with students and instructors in their studio. As described above, we focused on the experiences
of Brad and Jordan as student leaders of this group and Eric as a representative case of the kinds
of findings we saw in the data. In total, we collected over 100 hours of recorded data, although
only a small portion was selected for discussion in this paper to best represent the evaluation
principles CFA personnel use throughout their teaching and learning processes.
We utilized HyperResearch to help reduce and analyze the data in their original video
form, allowing us to code not only the words but also nonverbal communication. We followed
suggestions from Spradley (1979) to conduct domain, taxonomic, componential, and theme
analyses. We first reduced the data by coding for domains related to moments of evaluation,
reflection, or critique and organized these into taxonomies. We then re-analyzed these domains,
looking for dimensions of contrast and themes, and reviewed the data for key moments and
narratives from the transcripts that addressed the ten principles for educational evaluation.
Throughout this process, we attempted to deductively look for examples of the evaluation
principles in the data, as well as inductively understand emerging themes that could be important
to understanding how participants use evaluation within this context and how others might
benefit from that understanding.
Trustworthiness and Precautions
In order to establish greater trust in our results, we followed Lincoln and Guba’s (1984)
guidelines for establishing credibility, such as triangulating our data analyses by comparing
findings across many observations and interviews. In addition, we used member checking to
establish the veracity of the narratives and quotes, and used peer debriefings to check our
assumptions and findings with other scholars familiar with the setting.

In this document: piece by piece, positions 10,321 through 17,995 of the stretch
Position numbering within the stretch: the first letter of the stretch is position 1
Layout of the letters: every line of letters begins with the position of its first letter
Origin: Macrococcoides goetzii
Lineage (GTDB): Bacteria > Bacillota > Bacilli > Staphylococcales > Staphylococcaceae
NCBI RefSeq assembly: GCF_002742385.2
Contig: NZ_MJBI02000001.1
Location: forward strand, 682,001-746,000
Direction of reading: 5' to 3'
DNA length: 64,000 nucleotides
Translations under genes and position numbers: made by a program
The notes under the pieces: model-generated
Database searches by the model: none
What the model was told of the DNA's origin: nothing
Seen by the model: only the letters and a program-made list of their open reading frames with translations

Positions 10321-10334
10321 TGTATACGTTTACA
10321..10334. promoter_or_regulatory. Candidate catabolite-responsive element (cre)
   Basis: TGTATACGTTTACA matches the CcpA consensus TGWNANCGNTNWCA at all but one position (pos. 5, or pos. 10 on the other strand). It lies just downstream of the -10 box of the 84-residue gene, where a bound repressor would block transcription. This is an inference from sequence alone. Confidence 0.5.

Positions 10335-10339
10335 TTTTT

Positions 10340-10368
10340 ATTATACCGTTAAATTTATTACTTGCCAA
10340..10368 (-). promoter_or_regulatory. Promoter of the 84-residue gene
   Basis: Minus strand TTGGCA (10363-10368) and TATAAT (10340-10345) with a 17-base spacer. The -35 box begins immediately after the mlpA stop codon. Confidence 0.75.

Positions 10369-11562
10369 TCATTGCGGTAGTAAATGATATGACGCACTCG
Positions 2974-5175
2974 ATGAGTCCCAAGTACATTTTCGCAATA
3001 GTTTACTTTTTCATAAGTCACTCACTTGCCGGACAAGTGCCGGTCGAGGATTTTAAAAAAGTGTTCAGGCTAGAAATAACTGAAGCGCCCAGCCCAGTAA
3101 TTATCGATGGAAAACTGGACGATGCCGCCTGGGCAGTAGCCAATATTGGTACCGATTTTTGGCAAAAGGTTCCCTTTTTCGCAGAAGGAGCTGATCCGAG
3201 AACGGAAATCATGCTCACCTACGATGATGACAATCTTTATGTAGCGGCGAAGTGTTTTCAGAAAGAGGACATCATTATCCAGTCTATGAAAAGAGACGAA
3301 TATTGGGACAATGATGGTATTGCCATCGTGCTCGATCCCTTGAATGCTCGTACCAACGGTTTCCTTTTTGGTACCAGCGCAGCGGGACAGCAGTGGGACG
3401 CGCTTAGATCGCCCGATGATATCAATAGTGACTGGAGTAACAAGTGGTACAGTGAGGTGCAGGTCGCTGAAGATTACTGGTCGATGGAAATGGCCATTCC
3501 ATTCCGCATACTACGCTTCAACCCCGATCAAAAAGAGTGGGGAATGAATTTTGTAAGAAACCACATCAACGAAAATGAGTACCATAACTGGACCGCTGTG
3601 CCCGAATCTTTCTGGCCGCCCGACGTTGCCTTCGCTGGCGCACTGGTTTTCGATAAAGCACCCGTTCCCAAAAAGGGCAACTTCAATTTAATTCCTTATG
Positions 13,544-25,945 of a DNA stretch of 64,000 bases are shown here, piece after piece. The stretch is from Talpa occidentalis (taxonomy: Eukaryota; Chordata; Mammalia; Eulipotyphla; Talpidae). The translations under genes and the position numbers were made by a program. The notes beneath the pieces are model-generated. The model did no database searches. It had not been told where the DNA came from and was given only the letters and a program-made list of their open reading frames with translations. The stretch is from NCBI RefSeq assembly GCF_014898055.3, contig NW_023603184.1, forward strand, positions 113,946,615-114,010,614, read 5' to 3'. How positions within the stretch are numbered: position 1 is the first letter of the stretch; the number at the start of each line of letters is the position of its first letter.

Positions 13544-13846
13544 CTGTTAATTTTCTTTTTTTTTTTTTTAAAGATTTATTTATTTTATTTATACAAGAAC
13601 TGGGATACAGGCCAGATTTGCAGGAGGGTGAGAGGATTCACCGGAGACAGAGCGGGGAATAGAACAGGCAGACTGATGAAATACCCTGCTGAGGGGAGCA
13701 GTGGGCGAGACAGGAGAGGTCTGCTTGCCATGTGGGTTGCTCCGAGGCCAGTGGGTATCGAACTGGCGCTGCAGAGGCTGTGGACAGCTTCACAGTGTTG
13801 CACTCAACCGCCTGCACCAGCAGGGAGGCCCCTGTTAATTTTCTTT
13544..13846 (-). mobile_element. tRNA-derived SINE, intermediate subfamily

We discuss our findings in the context of the 10 evaluation principles outlined earlier,
emphasizing primarily the first five due to space constraints and because these principles
establish the foundation for community-based evaluations by creating unified evaluative
purposes, criteria, questions, and culture. These principles were at play continuously and
simultaneously in the experiences of these students and faculty. To provide some structure
around which to organize the discussion of their evaluations, we have organized the vignettes,
quotes, and interpretations of those experiences into these sections: (1) the context/background
elements, (2) how key stakeholders collaborated to define common visions, (3) the stakeholders’
emerging criteria for judging those evaluands, (4) evaluative questioning, and (5) a summary of
how stakeholders used these principles to continually push evaluation processes.
Context/background Elements That Established Setting and Purpose (Principle 1)
This section highlights the importance of setting and purpose as key elements that made
up this educational evaluation context (Principle 1 from Figure 1). The setting for the CFA
mirrors that of industry by having students work in an interdisciplinary studio environment, with
a lab and a viewing room, where they regularly critiqued one another's work. Ron explained the
unique setting of the program, which was conducive to cross-disciplinary evaluation: “Not many
schools re-create this kind of studio environment with their students, and a lot of it is due to the
collaborative nature of [our] animation program and the fact that students have resources in the